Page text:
One thing is certain. Corporations are mostly o.k. with the Supreme Court decision. Now they can move on with their plans to deal with the law. Hospital corporations are thrilled with the decision. They see this as an opportunity to increase their cash flow from Medicaid, and to increase their control of the health care system by hiring physicians as employees. The end game for hospitals is that eventually Medicare is expected to pay a lump sum to them from which physician salaries will be extracted. We won't say more about this. But smart readers may detect some potential flaws in that line of thought.
So, what we've seen is that the same Supreme Court that allowed unlimited corporate donations to political campaigns has now made it possible for corporations to become the largest contributors and beneficiaries of the U.S. healthcare system. No wonder hospital stocks rallied after the decision. What we've also seen, is that Mr. Obama got little bounce in the Rasmussen.com polls, which tend to be the most accurate.
Next, we should explore the situation in Europe. Some kind of agreement was made about how to divide the German taxpayer receipts to the rest of Europe. And somehow, the politicians think that the German people are going to happily foot the bill for the rest of Europe. We think that's going to be contentious. But the market, at least on Friday thought that it would be a done deal.
China's most recent ISM survey fell for the 7th straight month. China is in the midst of both a political crisis, the Bo Xilai scandal, and now a shrinking economy, because Europe can't buy as much from them as they could before. So China will be printing money and hoping that domestic demand there will boost the economy. That's not a given. The Chinese domestic economy is hard to gauge, especially due to its diverse regionality and cultural issues.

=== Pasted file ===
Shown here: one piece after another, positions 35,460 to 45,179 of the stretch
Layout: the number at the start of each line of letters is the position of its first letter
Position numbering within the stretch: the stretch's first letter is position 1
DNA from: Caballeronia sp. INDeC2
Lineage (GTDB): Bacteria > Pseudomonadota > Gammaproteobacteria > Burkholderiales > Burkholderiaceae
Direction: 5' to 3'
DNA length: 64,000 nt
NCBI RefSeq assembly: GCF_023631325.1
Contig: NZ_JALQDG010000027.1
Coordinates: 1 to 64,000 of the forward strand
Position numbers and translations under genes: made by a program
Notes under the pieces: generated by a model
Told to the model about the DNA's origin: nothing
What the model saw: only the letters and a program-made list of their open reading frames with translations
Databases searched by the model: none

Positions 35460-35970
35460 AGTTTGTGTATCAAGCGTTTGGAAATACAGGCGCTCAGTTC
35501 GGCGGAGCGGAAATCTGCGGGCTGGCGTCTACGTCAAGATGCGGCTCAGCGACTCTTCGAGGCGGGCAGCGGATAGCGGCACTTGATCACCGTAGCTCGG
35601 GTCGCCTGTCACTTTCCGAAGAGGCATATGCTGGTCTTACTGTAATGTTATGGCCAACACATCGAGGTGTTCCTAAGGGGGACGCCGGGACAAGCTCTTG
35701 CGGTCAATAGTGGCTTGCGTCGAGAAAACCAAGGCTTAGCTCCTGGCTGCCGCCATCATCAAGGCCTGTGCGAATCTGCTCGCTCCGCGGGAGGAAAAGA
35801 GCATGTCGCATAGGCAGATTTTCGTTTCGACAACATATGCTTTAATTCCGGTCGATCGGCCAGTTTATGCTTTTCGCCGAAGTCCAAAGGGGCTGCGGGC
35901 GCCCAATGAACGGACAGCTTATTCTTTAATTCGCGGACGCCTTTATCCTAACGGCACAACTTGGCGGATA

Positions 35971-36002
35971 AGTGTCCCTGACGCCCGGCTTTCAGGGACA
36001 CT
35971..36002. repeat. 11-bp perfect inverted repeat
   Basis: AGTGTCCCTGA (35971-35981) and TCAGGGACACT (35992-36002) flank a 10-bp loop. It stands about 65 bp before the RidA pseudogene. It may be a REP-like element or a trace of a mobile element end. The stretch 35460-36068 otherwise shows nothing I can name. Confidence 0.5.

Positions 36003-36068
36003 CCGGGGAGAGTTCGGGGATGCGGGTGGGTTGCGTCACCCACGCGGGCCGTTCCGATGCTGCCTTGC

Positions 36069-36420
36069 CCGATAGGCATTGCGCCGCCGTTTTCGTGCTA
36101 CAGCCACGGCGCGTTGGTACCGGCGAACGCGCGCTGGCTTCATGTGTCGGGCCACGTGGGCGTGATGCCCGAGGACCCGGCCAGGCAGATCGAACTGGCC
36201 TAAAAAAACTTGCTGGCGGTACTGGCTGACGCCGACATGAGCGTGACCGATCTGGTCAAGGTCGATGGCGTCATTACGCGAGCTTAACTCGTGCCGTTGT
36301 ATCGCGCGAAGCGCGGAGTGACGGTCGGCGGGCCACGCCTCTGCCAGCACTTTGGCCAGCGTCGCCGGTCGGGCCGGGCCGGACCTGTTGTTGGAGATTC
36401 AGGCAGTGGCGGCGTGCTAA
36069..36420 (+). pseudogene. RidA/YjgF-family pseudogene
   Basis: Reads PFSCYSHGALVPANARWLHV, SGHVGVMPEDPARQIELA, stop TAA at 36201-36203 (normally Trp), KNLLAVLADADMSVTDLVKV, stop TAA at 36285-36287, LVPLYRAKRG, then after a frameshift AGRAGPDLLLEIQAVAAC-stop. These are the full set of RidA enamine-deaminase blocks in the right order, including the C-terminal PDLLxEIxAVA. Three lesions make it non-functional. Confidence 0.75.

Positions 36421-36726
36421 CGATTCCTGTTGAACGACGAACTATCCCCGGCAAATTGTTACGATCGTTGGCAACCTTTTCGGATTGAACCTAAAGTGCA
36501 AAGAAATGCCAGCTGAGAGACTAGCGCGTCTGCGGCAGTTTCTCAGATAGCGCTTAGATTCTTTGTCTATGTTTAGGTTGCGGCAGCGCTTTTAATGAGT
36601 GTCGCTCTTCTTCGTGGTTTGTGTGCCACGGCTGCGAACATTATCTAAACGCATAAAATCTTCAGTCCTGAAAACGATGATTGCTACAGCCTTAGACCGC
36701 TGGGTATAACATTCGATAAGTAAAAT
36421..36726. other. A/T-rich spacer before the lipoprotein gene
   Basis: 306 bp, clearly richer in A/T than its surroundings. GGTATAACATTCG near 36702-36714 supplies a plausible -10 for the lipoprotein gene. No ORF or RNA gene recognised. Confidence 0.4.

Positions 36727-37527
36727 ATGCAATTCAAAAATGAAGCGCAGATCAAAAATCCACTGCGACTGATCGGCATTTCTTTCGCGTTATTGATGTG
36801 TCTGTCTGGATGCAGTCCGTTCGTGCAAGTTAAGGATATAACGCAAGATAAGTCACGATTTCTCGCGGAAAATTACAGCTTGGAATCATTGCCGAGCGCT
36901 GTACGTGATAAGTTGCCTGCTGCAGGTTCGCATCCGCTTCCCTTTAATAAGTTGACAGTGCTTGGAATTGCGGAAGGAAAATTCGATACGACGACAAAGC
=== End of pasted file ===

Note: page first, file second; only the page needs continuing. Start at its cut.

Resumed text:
The Middle East remains a huge question mark. An Islamist is now running Egypt, at least on paper. Syria is threatening to boil over. And Iran has been too quiet of late, which should be worrisome to everyone.
So, the real question is whether those who still work, spend money, pay taxes and try to hold on to some level of lifestyle in the U.S. will be able to save the day. Our thought is that the answer is maybe. And maybe can change depending on how corporations/employers respond to the health care law and how they go about implementing it.
We were speaking to a Wal-Mart employee yesterday. This is someone whom we have known for years, and a sober individual. She has worked in sales for Wal-Mart for over ten years now. What she told us is that she is increasingly pressured now to deliver at least $50 in sales per hour when she is working. She also told us that the health plan options at Wal-Mart have become increasingly expensive and cover less of her care than ever. She wouldn't speculate as to what her future holds. We think she's not alone. We think she might have voted for Mr. Obama, but she wouldn't confirm that. Still, this is where the grass roots working person is now, feeling the squeeze.
A lot can happen in four months. And a lot depends on what corporations do, now that they have "certainty" with regard to the Affordable Care Act.